Subduing the Caro-Kann


I've been using this system against the Caro-Kann for years, and it has seemed to work really well.

As I understand it, this is generally what Bobby Fischer played v. defensive and prophylactic master Petrosian. My question is, what about e5?

I've had some trouble against this in blitz; against normal lines I'm doing fine. Any suggestions?


I would consider taking followed by Qe2.

lolurspammed wrote:

I would consider taking followed by Qe2.

That seemed logical to me as well in the few games I've played against this, but the tricky thing is this line...

After some computer analysis, it seems that perhaps this line is a little better:


If you don't want boring and equal then you're playing the wrong system..


I kind of disagree, I get a lot of exciting chess in this system. For example...


From my understanding black is suppose to get a good game from that position after the critical move 5...Qc7!


However, I must admit I have played 5...g6 in that position and it seemed like to me that my position was not that bad either.

I have not seen how white refutes 5...g6.

Which makes me think its perfectly playable move as well.


Qc7 is usually played in an attempt to stop Bf4, but Bf4 is played anyways after Ne2.


@ Roofslovepizza

I would agrue that blacks game is not as difficult as it seems.

For example:

You did not mention a very common plan black can have in this type of position.

Blacks bishop may be biting on granite for a short period of time.

However, blacks idea is to bring that bishop alive. By break up that granite.

One very common way black does this is with a minority attack.

I will flip the board so you can see it better.

I will throw up my queen side pawns to try and take on c3 which would give you a backwards pawn on blacks Semi-Open C file.

Which all will work in cordination with the bishop which is on g7.

If c3 falls than d4 comes under fire.

By playing Bg7 it does stop any white idea's of playing c4 later on since the d4 pawn would come under fire.

Obviously trading light square bishops would be another good plan black can do while doing there long term plan of the minority attack.

So it has some sting to it. An the plans are simple.

I don't play this from the white side so I am not exactly sure how white would play this. I really don't see whites plan in this line.

I mean black would of course like to play on the center / queen side portion of the board.

My first guess is white would want to play on the center / king side.

I just don't see how exactly they plan on doing that.

I suppose they will try to use the Open E file and the e5 square.

But I mean black has squares of his own he can get a foot hold of. So its kind of going to be a back and forward kind of a game.


However, this is just one variation there is also the 5...Qc7 variation.

Which is suppose to be good as well.


Yes, I see 5...Qc7 recommended before e5. But, if white does not do something to contest the e5 square with some urgency, black should get in e5 quickly after Qc7.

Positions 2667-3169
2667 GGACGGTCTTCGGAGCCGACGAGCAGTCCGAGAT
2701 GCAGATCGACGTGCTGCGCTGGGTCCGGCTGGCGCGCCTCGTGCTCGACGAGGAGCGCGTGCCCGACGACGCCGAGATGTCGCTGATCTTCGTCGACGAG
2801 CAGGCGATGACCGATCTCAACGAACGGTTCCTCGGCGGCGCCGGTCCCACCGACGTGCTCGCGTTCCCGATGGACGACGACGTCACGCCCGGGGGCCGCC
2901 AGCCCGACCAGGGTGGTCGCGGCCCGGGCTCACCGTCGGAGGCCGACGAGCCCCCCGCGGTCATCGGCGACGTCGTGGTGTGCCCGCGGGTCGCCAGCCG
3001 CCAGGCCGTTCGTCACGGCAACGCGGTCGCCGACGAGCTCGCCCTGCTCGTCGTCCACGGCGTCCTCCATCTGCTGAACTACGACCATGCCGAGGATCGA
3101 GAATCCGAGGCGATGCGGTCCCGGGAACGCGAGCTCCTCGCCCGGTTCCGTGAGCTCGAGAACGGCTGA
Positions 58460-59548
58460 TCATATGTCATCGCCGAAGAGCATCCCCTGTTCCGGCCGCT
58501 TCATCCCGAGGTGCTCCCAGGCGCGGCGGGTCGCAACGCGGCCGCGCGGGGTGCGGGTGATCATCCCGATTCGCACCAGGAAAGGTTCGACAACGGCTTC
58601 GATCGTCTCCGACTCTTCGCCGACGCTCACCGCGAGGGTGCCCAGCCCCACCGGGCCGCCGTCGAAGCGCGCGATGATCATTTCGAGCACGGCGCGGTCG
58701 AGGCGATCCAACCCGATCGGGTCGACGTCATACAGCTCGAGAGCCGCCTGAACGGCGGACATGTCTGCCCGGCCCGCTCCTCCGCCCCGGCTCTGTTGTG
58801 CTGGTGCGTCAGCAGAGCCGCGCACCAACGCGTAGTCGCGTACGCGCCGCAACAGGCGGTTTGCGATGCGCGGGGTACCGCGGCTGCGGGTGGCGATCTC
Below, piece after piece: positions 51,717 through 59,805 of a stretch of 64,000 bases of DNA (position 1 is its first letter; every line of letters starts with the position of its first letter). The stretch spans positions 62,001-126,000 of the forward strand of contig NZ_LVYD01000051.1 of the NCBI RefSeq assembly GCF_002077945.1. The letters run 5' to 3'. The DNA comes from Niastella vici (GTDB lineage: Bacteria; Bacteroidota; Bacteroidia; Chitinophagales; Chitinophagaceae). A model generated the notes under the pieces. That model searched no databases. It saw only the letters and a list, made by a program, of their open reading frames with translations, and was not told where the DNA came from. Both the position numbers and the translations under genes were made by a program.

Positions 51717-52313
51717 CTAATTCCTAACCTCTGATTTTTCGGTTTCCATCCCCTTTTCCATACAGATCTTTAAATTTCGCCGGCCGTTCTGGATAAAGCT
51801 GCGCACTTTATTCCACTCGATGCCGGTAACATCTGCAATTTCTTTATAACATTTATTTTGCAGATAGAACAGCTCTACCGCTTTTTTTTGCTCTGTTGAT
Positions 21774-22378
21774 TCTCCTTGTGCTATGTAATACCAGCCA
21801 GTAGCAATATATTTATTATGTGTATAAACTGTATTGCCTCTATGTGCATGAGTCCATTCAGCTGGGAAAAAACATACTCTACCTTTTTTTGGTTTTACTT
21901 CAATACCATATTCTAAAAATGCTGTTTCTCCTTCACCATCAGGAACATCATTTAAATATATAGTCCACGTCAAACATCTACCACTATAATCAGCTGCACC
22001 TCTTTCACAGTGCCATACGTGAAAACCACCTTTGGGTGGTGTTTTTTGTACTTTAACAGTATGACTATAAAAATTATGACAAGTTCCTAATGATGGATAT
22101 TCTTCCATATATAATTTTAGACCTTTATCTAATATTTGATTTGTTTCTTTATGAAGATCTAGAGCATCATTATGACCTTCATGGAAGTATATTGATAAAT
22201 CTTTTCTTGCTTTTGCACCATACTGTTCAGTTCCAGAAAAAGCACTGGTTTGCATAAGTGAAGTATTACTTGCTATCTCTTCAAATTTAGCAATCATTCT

Roofslovepizza wrote:

I have considered 5...e5 quite a bit before and I have concluded that although it's not  a terrible move, black will probably get himself in a position which he isn't very comfortable with.

Good information, thanks. I've been wondering about exactly this question for the past several months, since none of the main book lines of the Caro-Kann that I've ever seen show Black playing an early ...e5, even when he can. Occasionally Chess Titans plays it against me in that opening and I was wondering if there were some refutation.


e5 is a key square...fortunately, white can easily play for it, e.g. Re1 Nbd2 Ne5 Nc3, that sort of thing.


Well ponz111

4.Bf4  does stop the 5...Qc7 variation.

However, doesn't 4.Bf4 just open the door for black to play other variations.


There is no stoping the great endgame for the caro.


I personally feel that if your playing white against the Caro-Kann.

An your idea is to play the move 3.exd5

The only satisfactory response is to follow up with 4.c4 going into the Panov Attack.

If your intention is to play any other 4th move after 3.exd5.

Than I believe your just wasting your time.

You might as well stop playing 3.exd5 if your not going to follow up with 4.c4.

Maybe you should consider the mainline 3.Nc3.

Few of options for sure:





I would say dxe5 after Nxe5 queen e2 with an ugly pin


My first instinct (after 6. dxe5 Nxe5) would be to play 7. Qe2 Qe7 8. Bb5+ when the queen exchange should suit white just fine in a variation like 8... bd7 9. Bxd7+ Nxd7 but after playing around with a computer a bit it does seem 9... Kxd7 10. Qb5+ Kc8 (or 10... Kc7) is surpisingly resilient variation for black. This leads me to believe that 5... e5 is not such a bad move as it may appear at first and maybe white should indeed just go 7. Bb5+ Nc6 and play normal chess. The position may look dry and boring to you but the isolated d-pawn should give the position enough assymmetry to avoid quick draw. 

There may not be that many examples with this paticular position in the literature or db but there is plenty of literature about isolated d-pawn positions and you might also compare the position to some simlar position arising from different openings like 1. e4 e6 2. d4 d5 3. Nd2 c5 4. exd5 exd5 5. Bb5+ in the French.